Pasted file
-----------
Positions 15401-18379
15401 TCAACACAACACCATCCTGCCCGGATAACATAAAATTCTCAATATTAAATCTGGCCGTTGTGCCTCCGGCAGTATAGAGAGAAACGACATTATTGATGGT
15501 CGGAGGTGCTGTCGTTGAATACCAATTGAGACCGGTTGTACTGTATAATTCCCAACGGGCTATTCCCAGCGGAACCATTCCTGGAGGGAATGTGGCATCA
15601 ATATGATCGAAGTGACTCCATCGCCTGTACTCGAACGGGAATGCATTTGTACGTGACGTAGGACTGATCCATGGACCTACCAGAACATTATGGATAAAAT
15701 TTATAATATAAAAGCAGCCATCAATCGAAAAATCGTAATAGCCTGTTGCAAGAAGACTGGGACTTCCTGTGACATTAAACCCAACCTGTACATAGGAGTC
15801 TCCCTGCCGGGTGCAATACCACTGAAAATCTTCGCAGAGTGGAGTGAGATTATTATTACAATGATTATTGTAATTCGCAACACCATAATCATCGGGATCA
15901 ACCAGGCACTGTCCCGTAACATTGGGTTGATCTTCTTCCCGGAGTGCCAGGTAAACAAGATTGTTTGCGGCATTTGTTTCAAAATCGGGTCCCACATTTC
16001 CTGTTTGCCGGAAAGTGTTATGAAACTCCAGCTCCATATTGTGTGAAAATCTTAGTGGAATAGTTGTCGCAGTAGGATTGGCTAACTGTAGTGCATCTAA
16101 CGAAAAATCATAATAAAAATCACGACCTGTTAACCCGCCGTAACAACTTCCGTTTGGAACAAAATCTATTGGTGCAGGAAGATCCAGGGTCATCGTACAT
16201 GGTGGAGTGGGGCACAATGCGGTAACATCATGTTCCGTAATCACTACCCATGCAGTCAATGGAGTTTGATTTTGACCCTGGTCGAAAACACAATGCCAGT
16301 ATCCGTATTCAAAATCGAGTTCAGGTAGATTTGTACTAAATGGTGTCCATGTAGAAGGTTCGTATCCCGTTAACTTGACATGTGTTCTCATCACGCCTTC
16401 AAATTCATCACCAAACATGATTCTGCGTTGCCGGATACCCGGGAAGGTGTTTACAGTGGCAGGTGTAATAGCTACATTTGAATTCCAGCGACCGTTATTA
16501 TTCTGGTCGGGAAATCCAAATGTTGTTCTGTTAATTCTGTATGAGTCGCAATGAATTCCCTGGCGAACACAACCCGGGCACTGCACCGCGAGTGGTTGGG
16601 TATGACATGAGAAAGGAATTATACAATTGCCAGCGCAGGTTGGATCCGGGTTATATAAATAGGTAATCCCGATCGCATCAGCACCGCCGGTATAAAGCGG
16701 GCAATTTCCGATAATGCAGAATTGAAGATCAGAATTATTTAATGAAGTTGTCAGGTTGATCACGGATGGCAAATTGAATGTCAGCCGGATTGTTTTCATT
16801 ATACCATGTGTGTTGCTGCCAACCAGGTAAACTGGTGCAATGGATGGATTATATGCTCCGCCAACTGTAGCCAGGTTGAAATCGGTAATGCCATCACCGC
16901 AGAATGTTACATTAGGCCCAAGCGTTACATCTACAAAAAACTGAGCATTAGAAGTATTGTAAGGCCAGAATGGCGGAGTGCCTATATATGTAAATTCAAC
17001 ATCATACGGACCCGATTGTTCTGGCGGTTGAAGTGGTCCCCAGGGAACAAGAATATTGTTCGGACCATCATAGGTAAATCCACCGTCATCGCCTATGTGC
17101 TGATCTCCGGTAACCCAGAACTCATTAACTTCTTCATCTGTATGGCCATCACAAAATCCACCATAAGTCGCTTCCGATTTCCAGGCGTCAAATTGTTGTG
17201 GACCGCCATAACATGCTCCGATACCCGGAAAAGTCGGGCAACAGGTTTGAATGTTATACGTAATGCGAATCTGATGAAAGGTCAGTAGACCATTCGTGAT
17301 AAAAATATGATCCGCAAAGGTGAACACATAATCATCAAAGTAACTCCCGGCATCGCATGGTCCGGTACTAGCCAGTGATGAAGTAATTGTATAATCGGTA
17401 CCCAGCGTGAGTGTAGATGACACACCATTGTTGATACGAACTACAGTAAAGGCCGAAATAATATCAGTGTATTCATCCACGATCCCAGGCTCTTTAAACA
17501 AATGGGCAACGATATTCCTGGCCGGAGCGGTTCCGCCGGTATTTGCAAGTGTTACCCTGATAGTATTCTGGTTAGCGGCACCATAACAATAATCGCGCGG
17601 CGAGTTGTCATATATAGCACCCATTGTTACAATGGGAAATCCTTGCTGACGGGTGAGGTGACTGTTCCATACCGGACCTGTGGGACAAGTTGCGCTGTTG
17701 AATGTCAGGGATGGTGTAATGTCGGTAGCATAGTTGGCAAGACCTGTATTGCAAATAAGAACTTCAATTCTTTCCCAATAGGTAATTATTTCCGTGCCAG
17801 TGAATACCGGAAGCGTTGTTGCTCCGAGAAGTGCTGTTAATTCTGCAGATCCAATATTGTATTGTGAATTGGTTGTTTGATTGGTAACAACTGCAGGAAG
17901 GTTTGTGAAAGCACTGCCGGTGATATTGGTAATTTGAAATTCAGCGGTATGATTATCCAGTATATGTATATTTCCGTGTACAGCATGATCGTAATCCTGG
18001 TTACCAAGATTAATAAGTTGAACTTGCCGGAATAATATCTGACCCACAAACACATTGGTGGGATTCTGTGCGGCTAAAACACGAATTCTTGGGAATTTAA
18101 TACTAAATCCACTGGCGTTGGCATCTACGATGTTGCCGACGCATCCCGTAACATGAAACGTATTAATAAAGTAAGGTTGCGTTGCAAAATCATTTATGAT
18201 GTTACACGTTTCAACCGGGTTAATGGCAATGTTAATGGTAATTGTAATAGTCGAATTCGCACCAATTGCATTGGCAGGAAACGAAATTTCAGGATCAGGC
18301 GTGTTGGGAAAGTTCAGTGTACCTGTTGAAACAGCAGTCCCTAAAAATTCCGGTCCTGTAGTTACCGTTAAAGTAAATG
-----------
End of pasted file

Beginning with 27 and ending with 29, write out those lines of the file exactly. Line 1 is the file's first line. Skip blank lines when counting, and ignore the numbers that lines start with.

17901 GTTTGTGAAAGCACTGCCGGTGATATTGGTAATTTGAAATTCAGCGGTATGATTATCCAGTATATGTATATTTCCGTGTACAGCATGATCGTAATCCTGG
18001 TTACCAAGATTAATAAGTTGAACTTGCCGGAATAATATCTGACCCACAAACACATTGGTGGGATTCTGTGCGGCTAAAACACGAATTCTTGGGAATTTAA
18101 TACTAAATCCACTGGCGTTGGCATCTACGATGTTGCCGACGCATCCCGTAACATGAAACGTATTAATAAAGTAAGGTTGCGTTGCAAAATCATTTATGAT